By TravelingMel

As winter blankets the Bitterroot Valley in a pristine layer of snow, an enchanting world emerges, inviting adventurous couples to embark on a perfect winter getaway.

To explore this Montana gem, my husband and I loaded up our Subaru with skis, snowshoes, swimsuits and winter gear —plus some “Montana casual” outfits — ready to connect with each other and the landscape and culture of Western Montana.

The Bitterroot Valley, nestled between the Bitterroot and Sapphire mountain ranges, transforms into a winter wonderland, offering myriad outdoor activities and cozy experiences that create the ideal recipe for a romantic retreat.

Go on a romantic getaway in the Bitterroot. Photo: TravelingMel

In this article, I share a carefully curated itinerary through the Bitterroot Valley, showcasing a blend of low impact/high reward outdoor adventures in beautiful natural settings and relaxing hospitality in the Bitterroot Valley’s charming small towns.

Join us on a romantic trip full of connection and fun!

DAY 1

Lolo Pass

We started our trip at Lolo Pass, nestled in the Bitterroot Range on the Montana-Idaho border, where we cross-country skied part of the 6.5 miles of cross-country ski trails. The trails meander through thick forests and open meadows, revealing breathtaking views of the surrounding peaks.

Skiers can also explore the 13.6 mile multi-use trail shared with snowmobiles, fat bikes and snowshoers.

There is a 1.5-mile snowshoe loop as well, and snowshoers can walk anywhere in the national forest except within 30 feet of designated cross-country ski trails.

Start at the visitor center to buy your Winter Recreation Pass ($5/day pass; $20 /bundle of 5 day passes; $35/season pass), use the restrooms, get information and warm up with hot chocolate, coffee or tea. Lolo Pass Visitor Center is open Thursday to Monday, 8:30 a.m. to 4 p.m. Restrooms are available 24/7. Note: There is no cell service between the town of Lolo and Lolo Pass.

Lolo Pass sits at 5,233′ on the border between Montana and Idaho. Photo: TravelingMel

Travelers’ Rest State Park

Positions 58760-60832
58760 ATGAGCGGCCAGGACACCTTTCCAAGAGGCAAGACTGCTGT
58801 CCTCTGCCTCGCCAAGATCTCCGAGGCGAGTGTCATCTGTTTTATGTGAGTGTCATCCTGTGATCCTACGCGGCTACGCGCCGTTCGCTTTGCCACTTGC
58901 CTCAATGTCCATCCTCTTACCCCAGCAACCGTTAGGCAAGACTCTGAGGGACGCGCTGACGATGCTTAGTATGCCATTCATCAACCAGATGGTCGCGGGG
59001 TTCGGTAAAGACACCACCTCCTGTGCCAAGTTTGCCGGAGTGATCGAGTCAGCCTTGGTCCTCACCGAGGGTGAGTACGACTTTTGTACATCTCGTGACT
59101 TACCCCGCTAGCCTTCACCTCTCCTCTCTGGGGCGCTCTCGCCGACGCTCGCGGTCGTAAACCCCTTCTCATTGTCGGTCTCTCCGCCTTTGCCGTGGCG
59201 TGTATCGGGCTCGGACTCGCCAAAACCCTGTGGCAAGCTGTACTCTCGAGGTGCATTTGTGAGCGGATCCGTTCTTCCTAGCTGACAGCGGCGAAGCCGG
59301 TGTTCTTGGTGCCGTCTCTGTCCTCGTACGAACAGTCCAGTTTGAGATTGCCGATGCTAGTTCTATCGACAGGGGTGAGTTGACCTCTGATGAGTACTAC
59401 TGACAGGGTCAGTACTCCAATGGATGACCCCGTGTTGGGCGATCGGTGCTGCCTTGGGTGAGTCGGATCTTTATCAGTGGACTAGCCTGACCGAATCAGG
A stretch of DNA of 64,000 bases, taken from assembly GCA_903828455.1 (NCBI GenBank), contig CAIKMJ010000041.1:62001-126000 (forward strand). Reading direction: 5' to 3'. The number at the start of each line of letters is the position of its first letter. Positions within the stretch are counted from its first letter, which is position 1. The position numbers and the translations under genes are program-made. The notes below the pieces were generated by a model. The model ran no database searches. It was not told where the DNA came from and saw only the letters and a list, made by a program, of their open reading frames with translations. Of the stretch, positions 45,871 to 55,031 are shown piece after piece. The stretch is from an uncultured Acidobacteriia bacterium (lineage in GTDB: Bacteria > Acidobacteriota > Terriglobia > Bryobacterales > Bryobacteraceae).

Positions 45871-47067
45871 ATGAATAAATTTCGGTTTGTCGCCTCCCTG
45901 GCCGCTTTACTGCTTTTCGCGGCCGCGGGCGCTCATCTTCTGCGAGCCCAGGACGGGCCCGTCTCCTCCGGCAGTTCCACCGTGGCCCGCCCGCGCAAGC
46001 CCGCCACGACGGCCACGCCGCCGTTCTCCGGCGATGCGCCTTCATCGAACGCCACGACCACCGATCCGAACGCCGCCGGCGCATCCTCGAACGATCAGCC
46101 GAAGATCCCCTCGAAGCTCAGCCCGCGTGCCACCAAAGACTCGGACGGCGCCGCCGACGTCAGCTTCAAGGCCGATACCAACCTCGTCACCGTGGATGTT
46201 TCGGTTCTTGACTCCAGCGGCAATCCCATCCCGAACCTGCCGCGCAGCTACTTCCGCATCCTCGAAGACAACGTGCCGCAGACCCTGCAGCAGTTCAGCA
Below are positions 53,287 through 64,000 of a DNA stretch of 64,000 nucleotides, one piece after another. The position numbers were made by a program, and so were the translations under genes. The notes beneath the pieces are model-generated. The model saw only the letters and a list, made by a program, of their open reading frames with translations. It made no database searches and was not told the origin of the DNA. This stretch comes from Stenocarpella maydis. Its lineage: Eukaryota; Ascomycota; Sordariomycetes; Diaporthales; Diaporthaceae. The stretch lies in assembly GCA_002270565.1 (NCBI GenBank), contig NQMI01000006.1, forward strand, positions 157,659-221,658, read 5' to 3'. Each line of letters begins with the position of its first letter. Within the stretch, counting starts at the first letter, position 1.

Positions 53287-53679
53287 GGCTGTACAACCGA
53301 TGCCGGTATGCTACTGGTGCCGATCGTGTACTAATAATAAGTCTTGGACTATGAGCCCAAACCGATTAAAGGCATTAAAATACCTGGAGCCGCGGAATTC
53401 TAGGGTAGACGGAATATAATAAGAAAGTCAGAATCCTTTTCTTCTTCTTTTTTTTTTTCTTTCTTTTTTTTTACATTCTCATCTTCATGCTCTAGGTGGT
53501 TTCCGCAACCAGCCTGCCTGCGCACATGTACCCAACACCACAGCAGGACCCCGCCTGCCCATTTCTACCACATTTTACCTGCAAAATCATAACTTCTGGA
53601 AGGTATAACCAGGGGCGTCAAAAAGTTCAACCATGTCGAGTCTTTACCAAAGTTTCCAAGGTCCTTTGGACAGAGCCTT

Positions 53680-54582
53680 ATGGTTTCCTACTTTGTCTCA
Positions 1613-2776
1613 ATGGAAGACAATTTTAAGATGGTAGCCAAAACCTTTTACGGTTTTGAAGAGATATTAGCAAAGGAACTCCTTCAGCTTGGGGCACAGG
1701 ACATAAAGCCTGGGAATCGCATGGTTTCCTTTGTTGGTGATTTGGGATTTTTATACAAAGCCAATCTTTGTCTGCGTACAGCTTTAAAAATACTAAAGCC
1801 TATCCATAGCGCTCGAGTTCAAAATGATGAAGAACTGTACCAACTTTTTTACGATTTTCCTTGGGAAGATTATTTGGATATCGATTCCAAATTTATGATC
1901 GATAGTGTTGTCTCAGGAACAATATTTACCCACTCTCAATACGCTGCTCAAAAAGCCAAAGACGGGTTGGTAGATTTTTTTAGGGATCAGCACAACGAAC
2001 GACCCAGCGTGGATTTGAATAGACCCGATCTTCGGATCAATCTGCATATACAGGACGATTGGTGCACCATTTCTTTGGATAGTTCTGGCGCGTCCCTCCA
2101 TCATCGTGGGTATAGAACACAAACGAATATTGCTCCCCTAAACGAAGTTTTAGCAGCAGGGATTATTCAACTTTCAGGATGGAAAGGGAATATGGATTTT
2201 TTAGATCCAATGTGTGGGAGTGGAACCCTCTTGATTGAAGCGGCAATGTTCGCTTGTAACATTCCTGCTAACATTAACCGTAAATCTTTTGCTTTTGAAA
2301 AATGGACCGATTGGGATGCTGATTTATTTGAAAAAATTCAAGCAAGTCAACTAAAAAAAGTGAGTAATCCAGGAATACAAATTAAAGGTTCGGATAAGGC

If you have time, stop by Travelers’ Rest State Park on your way into Lolo.

Travelers’ Rest is the only archaeologically verified campsite of the Lewis and Clark Expedition in the nation. And centuries before Lewis and Clark arrived, this site was known and used by Indigenous peoples, notably the Salish.

Check in at the visitor center and then walk the loop trail, reading interpretive signs as you go.

In winter, the park is open 10 a.m. to 4 p.m., Wednesday to Sunday.

Lolo Creek Steakhouse

Housed in a classic western log cabin building, the Lolo Creek Steakhouse serves a bunch of different choice, hand-cut, wet-aged steaks, all cooked on a wood-fired grill in an open pit in the middle of the dining room. The fish is great, too!

Dig into a delicious steak and loaded baked potato at Lolo Creek Steakhouse. Photo: TravelingMel

Overnight Near Stevensville

There are several options for spending the night near Stevensville, but we chose a beautiful house with a view and fireplace. It’s called the Grand View Cabin, and the name suits it. We enjoyed stargazing at night and drinking coffee on the porch in the mornings with a vista over the Bitterroot Valley to the Bitterroot Mountains.

DAY 2

Historic St. Mary’s Mission

After a leisurely breakfast at the Grand View Cabin, we drove into Stevensville to check out the cute downtown and see the Historic St. Mary’s Mission. The church and visitor center are closed in winter, but we enjoyed wandering the grounds, photographing the picturesque church and reading the interpretive signs.

The Historic St. Mary’s Mission is Bitterroot Valley landmark. Photo: TravelingMel

Red Rooster Artisan Bakery

Lunch at the Red Rooster Artisan Bakery in Hamilton set us up for an afternoon of snowshoeing with delicious sandwiches and a wide selection of pastries in a charming atmosphere. We heard the quiches are quite good, too.

Lake Como

There are about 16 miles of groomed trails at Lake Como. Because of its low elevation, the season is short, but fun. While we were there it was too warm to use the groomed trails, so we donned our snowshoes on the northwest side of the lake instead, and walked up a summer hiking trail with gorgeous views of the mountains. The Como Trails are open to dogs, and there are designated single track trails for fat biking.

Snowshoe along the frozen waters of Lake Como, Photo: TravelingMel

Downtown Hamilton and Bitter Root Brewing